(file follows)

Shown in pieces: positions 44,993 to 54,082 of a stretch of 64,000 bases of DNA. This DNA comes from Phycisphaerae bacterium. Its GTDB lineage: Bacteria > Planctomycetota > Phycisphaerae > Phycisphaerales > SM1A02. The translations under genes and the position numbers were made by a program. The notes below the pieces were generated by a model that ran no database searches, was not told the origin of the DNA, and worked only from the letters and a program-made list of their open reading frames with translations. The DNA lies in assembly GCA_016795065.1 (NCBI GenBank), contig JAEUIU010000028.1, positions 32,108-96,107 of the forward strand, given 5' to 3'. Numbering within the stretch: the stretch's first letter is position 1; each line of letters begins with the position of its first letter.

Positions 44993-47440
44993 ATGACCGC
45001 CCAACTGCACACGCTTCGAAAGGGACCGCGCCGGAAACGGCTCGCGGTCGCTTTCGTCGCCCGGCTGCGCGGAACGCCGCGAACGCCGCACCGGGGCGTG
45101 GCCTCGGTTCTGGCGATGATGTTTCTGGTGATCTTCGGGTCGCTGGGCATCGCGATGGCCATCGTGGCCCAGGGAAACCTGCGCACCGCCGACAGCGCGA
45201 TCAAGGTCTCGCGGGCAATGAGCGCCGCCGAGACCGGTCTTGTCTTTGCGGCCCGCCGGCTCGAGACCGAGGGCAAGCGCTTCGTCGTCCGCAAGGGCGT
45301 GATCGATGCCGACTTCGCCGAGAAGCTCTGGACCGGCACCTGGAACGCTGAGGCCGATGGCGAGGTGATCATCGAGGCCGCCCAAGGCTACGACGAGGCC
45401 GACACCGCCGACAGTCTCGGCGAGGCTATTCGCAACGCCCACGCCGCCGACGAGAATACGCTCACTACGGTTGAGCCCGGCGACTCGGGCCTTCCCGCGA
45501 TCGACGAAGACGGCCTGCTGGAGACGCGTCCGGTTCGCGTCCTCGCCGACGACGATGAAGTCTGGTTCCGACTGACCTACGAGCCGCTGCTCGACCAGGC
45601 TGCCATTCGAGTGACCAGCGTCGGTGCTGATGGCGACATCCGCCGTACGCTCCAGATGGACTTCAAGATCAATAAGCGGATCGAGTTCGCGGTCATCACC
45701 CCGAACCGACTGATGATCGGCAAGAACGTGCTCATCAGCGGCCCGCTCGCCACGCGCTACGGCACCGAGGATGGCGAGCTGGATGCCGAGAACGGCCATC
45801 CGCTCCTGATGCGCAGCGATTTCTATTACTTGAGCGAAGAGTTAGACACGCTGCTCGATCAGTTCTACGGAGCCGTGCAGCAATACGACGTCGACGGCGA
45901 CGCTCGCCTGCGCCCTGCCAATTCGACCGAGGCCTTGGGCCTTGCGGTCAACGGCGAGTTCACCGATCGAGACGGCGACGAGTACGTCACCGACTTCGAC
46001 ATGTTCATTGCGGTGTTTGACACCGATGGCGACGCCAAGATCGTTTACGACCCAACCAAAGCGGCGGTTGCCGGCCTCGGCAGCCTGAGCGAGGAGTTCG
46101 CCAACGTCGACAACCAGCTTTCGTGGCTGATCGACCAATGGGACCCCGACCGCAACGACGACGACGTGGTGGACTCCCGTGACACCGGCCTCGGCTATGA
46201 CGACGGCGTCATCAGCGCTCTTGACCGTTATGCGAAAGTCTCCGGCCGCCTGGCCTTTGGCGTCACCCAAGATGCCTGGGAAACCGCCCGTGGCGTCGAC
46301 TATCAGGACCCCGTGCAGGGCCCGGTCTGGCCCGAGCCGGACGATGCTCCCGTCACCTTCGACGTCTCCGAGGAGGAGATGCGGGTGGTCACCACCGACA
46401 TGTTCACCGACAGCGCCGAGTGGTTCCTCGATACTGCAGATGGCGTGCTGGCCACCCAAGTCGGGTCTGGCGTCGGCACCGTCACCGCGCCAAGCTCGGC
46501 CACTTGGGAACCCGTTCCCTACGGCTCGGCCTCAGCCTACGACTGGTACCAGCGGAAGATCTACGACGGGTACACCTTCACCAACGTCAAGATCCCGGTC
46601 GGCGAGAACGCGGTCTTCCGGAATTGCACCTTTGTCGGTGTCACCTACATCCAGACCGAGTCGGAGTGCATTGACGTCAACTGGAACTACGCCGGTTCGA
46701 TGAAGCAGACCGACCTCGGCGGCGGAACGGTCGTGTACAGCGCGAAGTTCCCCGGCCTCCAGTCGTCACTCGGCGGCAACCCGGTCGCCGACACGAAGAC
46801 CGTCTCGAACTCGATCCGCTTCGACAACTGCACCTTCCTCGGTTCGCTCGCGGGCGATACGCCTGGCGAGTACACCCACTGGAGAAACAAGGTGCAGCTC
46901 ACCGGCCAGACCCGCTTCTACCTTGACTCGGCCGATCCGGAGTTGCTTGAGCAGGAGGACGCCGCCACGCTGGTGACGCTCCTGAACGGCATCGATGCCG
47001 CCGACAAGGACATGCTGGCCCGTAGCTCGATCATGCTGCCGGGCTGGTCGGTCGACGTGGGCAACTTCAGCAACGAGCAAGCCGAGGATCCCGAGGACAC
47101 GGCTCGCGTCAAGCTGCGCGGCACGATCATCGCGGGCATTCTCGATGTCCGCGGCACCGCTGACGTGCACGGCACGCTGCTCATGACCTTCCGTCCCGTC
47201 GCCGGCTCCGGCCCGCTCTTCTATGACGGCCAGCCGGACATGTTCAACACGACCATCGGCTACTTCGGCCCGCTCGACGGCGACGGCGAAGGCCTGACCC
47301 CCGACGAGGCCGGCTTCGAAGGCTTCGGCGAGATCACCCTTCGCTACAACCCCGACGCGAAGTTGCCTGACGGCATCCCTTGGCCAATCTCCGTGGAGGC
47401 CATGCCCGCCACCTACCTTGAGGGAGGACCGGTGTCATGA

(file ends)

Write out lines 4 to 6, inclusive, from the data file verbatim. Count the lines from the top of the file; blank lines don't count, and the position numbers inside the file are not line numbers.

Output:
45001 CCAACTGCACACGCTTCGAAAGGGACCGCGCCGGAAACGGCTCGCGGTCGCTTTCGTCGCCCGGCTGCGCGGAACGCCGCGAACGCCGCACCGGGGCGTG
45101 GCCTCGGTTCTGGCGATGATGTTTCTGGTGATCTTCGGGTCGCTGGGCATCGCGATGGCCATCGTGGCCCAGGGAAACCTGCGCACCGCCGACAGCGCGA
45201 TCAAGGTCTCGCGGGCAATGAGCGCCGCCGAGACCGGTCTTGTCTTTGCGGCCCGCCGGCTCGAGACCGAGGGCAAGCGCTTCGTCGTCCGCAAGGGCGT